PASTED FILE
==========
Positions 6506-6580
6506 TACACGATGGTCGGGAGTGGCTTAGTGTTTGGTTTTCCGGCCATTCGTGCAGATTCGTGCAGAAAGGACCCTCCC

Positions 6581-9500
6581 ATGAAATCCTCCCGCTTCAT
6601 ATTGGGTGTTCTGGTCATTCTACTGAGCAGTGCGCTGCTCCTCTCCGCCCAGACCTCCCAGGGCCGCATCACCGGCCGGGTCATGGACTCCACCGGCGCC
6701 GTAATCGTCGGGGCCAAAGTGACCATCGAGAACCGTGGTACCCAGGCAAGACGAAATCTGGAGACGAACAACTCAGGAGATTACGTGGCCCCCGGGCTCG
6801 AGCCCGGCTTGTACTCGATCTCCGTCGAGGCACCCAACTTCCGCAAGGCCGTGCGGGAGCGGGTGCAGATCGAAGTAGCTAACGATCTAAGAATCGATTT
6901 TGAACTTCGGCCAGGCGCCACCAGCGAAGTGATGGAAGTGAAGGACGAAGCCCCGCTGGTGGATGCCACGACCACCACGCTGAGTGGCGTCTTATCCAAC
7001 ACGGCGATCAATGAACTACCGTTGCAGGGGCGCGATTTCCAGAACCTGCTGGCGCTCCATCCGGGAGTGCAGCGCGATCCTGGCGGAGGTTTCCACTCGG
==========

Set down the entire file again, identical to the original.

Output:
Positions 6506-6580
6506 TACACGATGGTCGGGAGTGGCTTAGTGTTTGGTTTTCCGGCCATTCGTGCAGATTCGTGCAGAAAGGACCCTCCC

Positions 6581-9500
6581 ATGAAATCCTCCCGCTTCAT
6601 ATTGGGTGTTCTGGTCATTCTACTGAGCAGTGCGCTGCTCCTCTCCGCCCAGACCTCCCAGGGCCGCATCACCGGCCGGGTCATGGACTCCACCGGCGCC
6701 GTAATCGTCGGGGCCAAAGTGACCATCGAGAACCGTGGTACCCAGGCAAGACGAAATCTGGAGACGAACAACTCAGGAGATTACGTGGCCCCCGGGCTCG
6801 AGCCCGGCTTGTACTCGATCTCCGTCGAGGCACCCAACTTCCGCAAGGCCGTGCGGGAGCGGGTGCAGATCGAAGTAGCTAACGATCTAAGAATCGATTT
6901 TGAACTTCGGCCAGGCGCCACCAGCGAAGTGATGGAAGTGAAGGACGAAGCCCCGCTGGTGGATGCCACGACCACCACGCTGAGTGGCGTCTTATCCAAC
7001 ACGGCGATCAATGAACTACCGTTGCAGGGGCGCGATTTCCAGAACCTGCTGGCGCTCCATCCGGGAGTGCAGCGCGATCCTGGCGGAGGTTTCCACTCGG